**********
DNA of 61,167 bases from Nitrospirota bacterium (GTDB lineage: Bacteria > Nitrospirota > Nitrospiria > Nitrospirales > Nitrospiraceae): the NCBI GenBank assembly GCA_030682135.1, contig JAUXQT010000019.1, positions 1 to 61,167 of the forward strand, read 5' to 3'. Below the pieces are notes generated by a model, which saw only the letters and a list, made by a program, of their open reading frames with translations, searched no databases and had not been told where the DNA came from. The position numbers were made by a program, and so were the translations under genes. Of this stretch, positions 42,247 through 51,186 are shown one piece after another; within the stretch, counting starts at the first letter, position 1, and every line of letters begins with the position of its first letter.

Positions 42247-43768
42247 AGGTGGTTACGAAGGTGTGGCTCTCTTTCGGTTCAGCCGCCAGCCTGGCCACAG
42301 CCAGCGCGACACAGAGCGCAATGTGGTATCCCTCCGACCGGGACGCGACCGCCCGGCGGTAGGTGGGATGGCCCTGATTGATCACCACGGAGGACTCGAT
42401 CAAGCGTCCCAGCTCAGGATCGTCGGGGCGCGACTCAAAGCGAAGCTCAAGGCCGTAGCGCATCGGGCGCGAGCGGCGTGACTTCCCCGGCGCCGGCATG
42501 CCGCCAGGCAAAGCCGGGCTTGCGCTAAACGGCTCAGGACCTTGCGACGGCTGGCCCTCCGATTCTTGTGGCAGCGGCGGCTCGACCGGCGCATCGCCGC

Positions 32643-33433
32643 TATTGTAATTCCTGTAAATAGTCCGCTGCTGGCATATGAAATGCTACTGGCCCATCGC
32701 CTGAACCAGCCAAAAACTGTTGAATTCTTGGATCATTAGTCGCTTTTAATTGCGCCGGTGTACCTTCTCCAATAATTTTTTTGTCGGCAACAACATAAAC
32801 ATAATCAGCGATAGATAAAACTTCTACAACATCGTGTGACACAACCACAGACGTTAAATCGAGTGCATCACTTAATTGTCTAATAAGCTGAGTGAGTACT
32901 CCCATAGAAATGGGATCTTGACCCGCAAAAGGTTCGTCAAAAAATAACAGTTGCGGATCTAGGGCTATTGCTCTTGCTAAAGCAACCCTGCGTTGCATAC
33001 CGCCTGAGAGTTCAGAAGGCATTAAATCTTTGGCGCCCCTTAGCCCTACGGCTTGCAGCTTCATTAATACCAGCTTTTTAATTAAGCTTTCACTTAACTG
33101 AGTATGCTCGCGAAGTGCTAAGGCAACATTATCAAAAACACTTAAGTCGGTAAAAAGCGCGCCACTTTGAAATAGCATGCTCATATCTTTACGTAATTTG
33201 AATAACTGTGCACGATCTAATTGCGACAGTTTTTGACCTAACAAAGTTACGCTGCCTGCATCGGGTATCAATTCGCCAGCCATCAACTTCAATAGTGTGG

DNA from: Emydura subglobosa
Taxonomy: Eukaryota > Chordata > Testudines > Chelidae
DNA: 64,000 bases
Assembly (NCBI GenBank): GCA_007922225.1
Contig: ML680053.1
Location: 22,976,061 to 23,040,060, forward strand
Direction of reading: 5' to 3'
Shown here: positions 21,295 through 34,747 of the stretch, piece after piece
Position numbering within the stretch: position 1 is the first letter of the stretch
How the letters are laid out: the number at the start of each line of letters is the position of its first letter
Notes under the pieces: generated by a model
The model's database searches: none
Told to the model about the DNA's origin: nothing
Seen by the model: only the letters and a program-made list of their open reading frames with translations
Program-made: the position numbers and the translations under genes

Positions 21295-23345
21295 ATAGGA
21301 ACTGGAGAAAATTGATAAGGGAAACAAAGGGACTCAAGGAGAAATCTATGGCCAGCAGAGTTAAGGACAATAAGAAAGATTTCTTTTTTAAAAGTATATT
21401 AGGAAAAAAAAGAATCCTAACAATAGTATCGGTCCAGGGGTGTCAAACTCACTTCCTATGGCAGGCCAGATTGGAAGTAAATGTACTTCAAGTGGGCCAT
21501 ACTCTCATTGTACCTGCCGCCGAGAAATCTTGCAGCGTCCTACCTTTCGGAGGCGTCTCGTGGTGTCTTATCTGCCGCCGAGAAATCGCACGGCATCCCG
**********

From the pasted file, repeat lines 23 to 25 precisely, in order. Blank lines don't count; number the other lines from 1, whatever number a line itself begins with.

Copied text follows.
Position numbering within the stretch: position 1 is the first letter of the stretch
How the letters are laid out: the number at the start of each line of letters is the position of its first letter
Notes under the pieces: generated by a model